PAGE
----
R. Larry Moyer recently wrote an article for ChurchLeaders.com on subtle ways Satan can slip into your pulpit. One of the most critical is this: letting your sermon preparation substitute for your own devotional time with God. He writes:

“I’ve heard of few sermons that benefited people much when they didn’t first hit the preacher. Preachers who preach with passion are those who have been so deeply touched by a passage that they become a channel to transfer the blessing to others. It shows in the way they come across. Their whole demeanor is not, “This is what you need.” Instead, it is, “This is what God showed me I need, and I know you’re going to be blessed by it, too.” Sometimes, there’s uncertainty as to whether it’s a sermon or a testimonial.

“Satan uses the struggle every preacher faces: time. You can begin to think you don’t have time to get alone with God, so your sermon preparation, climaxed by a few moments of prayer, will suffice.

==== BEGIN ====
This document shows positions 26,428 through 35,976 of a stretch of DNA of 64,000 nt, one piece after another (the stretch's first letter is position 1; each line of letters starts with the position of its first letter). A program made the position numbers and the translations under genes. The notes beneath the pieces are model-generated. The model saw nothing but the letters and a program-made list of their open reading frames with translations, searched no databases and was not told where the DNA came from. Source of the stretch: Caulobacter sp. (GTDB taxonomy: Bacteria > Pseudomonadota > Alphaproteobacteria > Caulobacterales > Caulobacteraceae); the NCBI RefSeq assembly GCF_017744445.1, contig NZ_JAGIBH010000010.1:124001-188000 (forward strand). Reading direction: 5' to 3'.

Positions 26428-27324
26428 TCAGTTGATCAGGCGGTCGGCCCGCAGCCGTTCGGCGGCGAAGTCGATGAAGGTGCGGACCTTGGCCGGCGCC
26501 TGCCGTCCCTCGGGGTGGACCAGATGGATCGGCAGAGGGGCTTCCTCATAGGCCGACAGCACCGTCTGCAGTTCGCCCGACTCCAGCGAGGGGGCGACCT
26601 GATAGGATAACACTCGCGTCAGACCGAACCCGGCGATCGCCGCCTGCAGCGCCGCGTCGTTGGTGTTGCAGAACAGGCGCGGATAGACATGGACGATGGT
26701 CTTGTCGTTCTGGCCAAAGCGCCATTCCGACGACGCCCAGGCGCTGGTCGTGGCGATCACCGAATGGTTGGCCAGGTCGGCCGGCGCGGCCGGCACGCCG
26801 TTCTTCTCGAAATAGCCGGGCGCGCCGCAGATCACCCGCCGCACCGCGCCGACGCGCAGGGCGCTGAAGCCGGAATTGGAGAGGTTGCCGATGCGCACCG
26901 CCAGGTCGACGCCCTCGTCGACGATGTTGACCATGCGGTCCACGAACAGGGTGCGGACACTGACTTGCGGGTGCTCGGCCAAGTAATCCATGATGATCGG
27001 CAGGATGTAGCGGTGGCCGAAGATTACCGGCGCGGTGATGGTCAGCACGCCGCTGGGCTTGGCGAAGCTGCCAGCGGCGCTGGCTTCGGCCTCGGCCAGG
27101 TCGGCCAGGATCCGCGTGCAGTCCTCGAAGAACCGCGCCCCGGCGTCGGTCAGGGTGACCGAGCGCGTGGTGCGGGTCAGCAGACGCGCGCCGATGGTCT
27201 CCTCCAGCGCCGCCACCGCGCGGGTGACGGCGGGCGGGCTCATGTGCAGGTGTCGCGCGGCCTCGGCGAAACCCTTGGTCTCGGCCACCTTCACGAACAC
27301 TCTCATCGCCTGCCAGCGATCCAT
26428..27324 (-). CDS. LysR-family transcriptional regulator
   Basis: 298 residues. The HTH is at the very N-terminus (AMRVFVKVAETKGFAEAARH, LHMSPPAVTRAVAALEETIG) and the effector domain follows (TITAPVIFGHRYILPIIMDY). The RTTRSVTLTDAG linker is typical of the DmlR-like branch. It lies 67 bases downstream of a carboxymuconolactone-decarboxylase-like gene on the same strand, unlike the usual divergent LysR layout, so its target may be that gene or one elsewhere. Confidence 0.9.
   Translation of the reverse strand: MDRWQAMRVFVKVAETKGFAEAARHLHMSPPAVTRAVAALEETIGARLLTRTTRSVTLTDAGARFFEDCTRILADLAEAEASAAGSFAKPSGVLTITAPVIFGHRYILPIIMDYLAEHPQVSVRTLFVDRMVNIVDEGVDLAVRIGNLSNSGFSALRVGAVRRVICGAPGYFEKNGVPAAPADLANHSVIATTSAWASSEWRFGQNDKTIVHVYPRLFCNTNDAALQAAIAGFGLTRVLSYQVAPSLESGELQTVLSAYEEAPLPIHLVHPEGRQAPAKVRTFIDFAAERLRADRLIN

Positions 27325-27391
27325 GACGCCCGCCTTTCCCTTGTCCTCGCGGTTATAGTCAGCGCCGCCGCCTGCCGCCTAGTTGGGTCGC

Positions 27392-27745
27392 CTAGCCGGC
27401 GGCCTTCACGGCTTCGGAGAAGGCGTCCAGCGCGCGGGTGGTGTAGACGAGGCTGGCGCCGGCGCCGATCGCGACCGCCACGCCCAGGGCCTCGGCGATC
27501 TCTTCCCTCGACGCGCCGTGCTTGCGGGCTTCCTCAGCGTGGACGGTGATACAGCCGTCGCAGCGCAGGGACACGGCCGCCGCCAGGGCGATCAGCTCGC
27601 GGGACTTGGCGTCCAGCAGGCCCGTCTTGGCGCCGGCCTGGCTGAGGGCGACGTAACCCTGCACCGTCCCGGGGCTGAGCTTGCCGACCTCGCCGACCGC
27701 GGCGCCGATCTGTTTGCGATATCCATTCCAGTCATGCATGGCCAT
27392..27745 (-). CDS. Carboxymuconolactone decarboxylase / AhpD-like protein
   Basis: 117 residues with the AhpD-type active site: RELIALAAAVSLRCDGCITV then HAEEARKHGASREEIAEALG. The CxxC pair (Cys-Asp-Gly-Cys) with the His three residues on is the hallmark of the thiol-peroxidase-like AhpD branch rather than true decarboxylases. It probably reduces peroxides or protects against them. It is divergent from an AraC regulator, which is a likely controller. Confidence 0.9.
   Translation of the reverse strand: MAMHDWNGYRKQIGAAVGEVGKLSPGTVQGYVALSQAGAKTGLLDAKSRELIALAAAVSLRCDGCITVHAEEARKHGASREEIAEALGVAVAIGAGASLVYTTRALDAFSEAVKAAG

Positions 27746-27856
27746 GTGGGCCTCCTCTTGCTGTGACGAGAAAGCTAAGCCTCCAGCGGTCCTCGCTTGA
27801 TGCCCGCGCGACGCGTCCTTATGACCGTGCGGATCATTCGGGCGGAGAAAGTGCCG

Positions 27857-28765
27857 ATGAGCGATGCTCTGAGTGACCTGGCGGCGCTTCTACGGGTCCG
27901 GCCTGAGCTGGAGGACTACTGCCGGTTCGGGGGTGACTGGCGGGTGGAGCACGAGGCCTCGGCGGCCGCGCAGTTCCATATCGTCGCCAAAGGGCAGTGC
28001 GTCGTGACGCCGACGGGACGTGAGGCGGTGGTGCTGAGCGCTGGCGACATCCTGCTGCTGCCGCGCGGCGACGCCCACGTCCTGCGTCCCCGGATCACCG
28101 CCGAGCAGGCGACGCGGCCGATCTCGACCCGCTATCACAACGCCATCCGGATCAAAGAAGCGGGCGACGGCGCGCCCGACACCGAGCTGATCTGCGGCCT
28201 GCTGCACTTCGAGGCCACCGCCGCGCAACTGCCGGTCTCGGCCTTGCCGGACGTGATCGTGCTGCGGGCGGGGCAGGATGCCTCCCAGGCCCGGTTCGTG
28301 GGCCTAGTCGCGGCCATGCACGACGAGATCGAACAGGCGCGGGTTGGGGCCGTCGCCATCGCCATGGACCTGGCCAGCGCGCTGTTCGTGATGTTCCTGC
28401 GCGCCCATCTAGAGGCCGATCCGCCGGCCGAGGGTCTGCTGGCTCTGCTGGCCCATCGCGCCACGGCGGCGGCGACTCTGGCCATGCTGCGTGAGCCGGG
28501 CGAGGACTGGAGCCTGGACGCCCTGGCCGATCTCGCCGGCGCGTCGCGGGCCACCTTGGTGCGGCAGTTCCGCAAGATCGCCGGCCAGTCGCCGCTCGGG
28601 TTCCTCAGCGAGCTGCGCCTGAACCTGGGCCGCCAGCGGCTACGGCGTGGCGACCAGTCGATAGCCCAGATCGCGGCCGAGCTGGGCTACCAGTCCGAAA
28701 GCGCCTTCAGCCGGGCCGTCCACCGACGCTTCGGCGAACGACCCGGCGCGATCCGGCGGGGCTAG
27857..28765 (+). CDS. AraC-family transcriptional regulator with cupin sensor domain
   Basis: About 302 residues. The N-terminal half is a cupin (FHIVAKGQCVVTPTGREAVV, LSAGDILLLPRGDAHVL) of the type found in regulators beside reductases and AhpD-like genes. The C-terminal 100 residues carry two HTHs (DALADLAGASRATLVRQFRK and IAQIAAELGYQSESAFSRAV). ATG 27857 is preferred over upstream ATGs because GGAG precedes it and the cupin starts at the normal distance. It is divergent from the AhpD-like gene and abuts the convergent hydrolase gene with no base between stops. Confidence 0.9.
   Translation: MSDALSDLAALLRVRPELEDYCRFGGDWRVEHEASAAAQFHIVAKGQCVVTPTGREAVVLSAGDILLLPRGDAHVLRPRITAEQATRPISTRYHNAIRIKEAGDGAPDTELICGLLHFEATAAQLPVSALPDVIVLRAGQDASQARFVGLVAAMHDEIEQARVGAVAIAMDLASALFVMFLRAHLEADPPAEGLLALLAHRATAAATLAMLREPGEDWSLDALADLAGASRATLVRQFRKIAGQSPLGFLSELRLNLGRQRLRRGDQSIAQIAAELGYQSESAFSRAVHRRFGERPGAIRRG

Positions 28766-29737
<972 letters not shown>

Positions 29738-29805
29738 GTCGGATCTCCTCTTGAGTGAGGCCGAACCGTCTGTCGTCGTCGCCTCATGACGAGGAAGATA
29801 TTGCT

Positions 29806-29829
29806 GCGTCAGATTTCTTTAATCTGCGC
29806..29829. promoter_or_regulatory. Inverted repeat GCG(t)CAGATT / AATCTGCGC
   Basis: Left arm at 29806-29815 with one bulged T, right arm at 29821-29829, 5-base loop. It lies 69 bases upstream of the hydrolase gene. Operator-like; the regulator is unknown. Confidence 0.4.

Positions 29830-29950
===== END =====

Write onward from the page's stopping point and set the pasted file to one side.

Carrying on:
“[Because] God is a God of grace, He obviously understands your time constraints and loves you, but He also desires your fellowship (1 John 1:3). Those moments when you close your ear to everyone else’s voice and just listen to His as it comes through devotional study of the Word—those uninterrupted moments with your best friend—are what keeps you fresh. Some of those times cause tears to run down your cheeks as He shows you areas in which you’re flawed and need improvement, but you still come away feeling energized. Interestingly enough, preachers who have fallen away from the Lord have commented to me that where they made their mistake was neglecting their quiet time with Him.” (Click here to read the full article.)

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